Sanctus, Memorial Acclamation, Great Amen were from the Deutsche Messe by Franz Schubert adapt by Richard Proulx (English)
Lord's Prayer, chanted (English), adapt. Robert Snow
Agnus Dei, sung (English), Holy Cross MassCommunion Antiphon:
Data Est MihiCommunion Procession
: Laudate Dominum (music by Jacques Berthier), Maneant in Nobis, You are Mine by Fr. Michael Joncas (What was this doing in here? Seriously. Ok, ok, I'm counting the entire liturgy as a sucess that no Haas/Haugen was in it.)Post Communion:
Golden Rose (Hymn to Our Lady of Knock) I saw this and cringed. It seemed out of place and too much of an answer to the Spanish reading (like they got that and the Irish get this and the Germans got that and the Italians...now that I think of it the whole liturgy had nods to various ethnicities). They sold it. It was very well done, the lyrics are solid, and it worked. I spoke with Ray
after and he agreedRecessional:
Sing With All The Saints In GloryOrgan Postlude:
Symphony No. 1 in D Minor, Op 14 by Louis Vierne VI
The Archbishop, in his closing remarks that I'll paraphrase, noted that our Seminary has THE largest class of seminarians! He thanked the families for giving their sons to Holy Church. With an engaging mix of humor and seriousness that I've come to realize is also one of his hallmarks, His Excellency said: We need more! Pray for vocations! Encourage them! Speak about them! His Excellency said he wants to be greedy for His sake!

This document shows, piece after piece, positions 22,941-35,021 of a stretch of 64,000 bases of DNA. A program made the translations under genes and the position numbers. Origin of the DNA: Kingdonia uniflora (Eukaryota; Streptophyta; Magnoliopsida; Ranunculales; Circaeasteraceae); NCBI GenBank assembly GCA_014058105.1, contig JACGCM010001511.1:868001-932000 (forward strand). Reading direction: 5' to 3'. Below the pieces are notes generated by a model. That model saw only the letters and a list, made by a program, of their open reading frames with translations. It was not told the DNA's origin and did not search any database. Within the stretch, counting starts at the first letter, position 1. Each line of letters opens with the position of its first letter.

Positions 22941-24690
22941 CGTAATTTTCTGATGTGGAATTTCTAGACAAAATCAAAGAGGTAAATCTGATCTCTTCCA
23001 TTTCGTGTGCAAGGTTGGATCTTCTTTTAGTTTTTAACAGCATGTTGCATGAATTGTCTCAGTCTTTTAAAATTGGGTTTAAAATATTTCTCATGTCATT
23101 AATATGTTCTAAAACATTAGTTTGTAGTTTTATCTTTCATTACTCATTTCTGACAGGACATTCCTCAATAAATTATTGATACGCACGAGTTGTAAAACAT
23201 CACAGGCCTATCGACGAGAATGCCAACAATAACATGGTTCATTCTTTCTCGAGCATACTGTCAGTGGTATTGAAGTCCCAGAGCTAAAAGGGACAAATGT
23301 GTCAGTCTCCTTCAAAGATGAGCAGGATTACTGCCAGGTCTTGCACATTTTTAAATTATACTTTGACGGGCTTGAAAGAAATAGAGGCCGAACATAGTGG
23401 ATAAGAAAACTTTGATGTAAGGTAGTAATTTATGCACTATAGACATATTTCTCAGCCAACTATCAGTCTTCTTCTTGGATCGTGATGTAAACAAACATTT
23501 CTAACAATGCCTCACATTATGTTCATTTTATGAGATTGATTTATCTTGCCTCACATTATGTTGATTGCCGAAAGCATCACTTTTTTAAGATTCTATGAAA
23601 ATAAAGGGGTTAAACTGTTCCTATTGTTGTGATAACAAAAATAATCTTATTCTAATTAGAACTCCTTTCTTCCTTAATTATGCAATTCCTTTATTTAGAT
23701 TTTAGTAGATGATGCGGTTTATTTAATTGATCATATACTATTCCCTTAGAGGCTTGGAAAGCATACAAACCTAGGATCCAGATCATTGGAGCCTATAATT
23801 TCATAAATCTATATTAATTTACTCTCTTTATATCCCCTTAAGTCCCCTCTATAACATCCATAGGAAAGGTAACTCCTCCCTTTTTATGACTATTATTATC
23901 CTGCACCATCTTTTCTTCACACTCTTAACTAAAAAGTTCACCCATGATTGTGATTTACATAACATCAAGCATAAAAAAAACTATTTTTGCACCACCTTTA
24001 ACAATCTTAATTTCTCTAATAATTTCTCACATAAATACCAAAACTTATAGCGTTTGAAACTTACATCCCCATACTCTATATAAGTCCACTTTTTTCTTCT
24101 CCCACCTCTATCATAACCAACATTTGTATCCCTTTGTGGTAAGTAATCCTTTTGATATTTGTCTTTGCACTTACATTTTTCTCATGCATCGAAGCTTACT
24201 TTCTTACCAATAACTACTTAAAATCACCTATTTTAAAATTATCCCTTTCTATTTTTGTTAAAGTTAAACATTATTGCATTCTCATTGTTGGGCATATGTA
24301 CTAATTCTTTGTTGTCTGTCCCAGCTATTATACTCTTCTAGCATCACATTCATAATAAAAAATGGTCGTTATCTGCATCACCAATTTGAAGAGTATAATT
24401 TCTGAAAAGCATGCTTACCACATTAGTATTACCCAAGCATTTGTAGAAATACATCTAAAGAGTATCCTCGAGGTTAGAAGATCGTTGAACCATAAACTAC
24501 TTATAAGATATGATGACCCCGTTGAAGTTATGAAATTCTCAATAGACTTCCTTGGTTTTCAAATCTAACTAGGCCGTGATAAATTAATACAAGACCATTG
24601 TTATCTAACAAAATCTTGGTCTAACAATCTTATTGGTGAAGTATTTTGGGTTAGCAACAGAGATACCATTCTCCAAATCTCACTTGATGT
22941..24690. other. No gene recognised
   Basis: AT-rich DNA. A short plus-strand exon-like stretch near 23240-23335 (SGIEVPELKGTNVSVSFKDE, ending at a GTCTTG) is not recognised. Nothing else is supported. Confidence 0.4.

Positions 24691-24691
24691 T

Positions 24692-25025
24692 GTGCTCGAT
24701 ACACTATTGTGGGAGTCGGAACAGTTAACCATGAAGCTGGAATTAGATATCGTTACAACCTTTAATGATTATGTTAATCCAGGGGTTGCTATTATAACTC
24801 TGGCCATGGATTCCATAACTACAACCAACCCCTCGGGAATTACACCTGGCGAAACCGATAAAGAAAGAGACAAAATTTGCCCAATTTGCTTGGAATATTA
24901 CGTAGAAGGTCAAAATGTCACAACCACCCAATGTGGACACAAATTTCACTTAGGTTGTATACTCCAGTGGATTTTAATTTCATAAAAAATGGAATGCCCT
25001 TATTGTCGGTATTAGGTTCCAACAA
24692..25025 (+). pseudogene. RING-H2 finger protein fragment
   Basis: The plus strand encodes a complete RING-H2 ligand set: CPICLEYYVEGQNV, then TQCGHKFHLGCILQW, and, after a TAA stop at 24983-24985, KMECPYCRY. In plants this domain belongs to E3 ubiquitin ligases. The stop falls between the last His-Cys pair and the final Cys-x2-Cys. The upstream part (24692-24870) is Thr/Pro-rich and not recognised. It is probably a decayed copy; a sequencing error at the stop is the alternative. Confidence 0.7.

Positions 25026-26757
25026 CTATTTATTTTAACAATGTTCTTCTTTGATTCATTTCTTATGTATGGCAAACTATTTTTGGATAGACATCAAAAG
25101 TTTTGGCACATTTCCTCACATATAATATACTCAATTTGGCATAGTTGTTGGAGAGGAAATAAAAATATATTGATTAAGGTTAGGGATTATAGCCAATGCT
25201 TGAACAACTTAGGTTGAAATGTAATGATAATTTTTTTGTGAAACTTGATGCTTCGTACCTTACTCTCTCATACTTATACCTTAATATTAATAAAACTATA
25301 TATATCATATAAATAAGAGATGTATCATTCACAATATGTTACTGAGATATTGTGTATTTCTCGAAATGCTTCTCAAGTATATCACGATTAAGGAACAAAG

What I believe the Archbishop meant was: You can never have enough vocations. More. Please!
I know, on a regular basis, I bust everyone's chops for inappropriate attire. I was, PLEASANTLY, shocked that almost everyone in the pews was very well dressed. I can't remember the last time I saw the majority of people in the pews dressed so well at a Mass. I want to be greedy for His sake and ask for more of this. Thank you.
The Archbishop was also well vested. I know I bust his chops here too. Gotta give him respect. LOL!
It bothered me that the mass was not ad orientem but it bugs me to see priests with their back to the Tabernacle. This is an irritation I've noticed in myself in recent days.
Remember, the architecture is a testimony and a guide to the worship of God. Why is the marble baldachino back there over the original high altar and tabernacle and NOT the freestanding altar? Hmmmm...
Oh, I was expecting during Communion, that in spite of the presence of, at least, 100priests and deacons of the Archdiocese, a multitude of EMHC's were still going to make their presence known. They didn't-only priests and deacons distributed the Eucharist. Not only that, everyone processed for Communion to the front-there were no additional setups in the transept. I like this. It gives me hope that since we are going to the front anyway, it is only a few small steps to the altar rail where one day, God grant it so, we can kneel and receive during a future Ordination Mass just as our wise ancestors did in the Basilica in years past.
Remember, the building was designed as a testimony and guide to the worship of God. The altar rail is there for a reason too.
I know I'm inserting my rants and digressions about the architecture of the ages and worthy worship. Pay me no mind. It was a fantastic liturgy-my quibbles aside.